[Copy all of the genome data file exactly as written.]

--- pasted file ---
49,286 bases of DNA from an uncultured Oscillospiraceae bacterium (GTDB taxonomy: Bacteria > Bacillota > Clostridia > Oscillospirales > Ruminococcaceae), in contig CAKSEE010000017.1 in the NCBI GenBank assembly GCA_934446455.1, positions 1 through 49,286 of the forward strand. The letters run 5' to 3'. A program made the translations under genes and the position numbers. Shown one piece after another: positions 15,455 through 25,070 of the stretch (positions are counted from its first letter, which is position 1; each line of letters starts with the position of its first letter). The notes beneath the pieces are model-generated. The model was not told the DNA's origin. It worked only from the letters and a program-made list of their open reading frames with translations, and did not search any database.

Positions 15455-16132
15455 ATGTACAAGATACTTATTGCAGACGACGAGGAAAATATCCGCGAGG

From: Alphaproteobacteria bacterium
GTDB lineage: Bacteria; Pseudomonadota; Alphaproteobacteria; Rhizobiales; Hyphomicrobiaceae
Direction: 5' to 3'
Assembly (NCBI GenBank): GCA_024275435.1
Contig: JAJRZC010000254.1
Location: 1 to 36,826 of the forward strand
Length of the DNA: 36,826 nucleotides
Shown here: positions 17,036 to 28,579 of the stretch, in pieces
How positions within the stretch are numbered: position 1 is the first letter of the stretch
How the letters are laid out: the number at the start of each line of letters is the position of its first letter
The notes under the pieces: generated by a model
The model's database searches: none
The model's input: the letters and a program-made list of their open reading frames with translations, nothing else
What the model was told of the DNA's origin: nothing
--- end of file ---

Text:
49,286 bases of DNA from an uncultured Oscillospiraceae bacterium (GTDB taxonomy: Bacteria > Bacillota > Clostridia > Oscillospirales > Ruminococcaceae), in contig CAKSEE010000017.1 in the NCBI GenBank assembly GCA_934446455.1, positions 1 through 49,286 of the forward strand. The letters run 5' to 3'. A program made the translations under genes and the position numbers. Shown one piece after another: positions 15,455 through 25,070 of the stretch (positions are counted from its first letter, which is position 1; each line of letters starts with the position of its first letter). The notes beneath the pieces are model-generated. The model was not told the DNA's origin. It worked only from the letters and a program-made list of their open reading frames with translations, and did not search any database.

Positions 15455-16132
15455 ATGTACAAGATACTTATTGCAGACGACGAGGAAAATATCCGCGAGG

From: Alphaproteobacteria bacterium
GTDB lineage: Bacteria; Pseudomonadota; Alphaproteobacteria; Rhizobiales; Hyphomicrobiaceae
Direction: 5' to 3'
Assembly (NCBI GenBank): GCA_024275435.1
Contig: JAJRZC010000254.1
Location: 1 to 36,826 of the forward strand
Length of the DNA: 36,826 nucleotides
Shown here: positions 17,036 to 28,579 of the stretch, in pieces
How positions within the stretch are numbered: position 1 is the first letter of the stretch
How the letters are laid out: the number at the start of each line of letters is the position of its first letter
The notes under the pieces: generated by a model
The model's database searches: none
The model's input: the letters and a program-made list of their open reading frames with translations, nothing else
What the model was told of the DNA's origin: nothing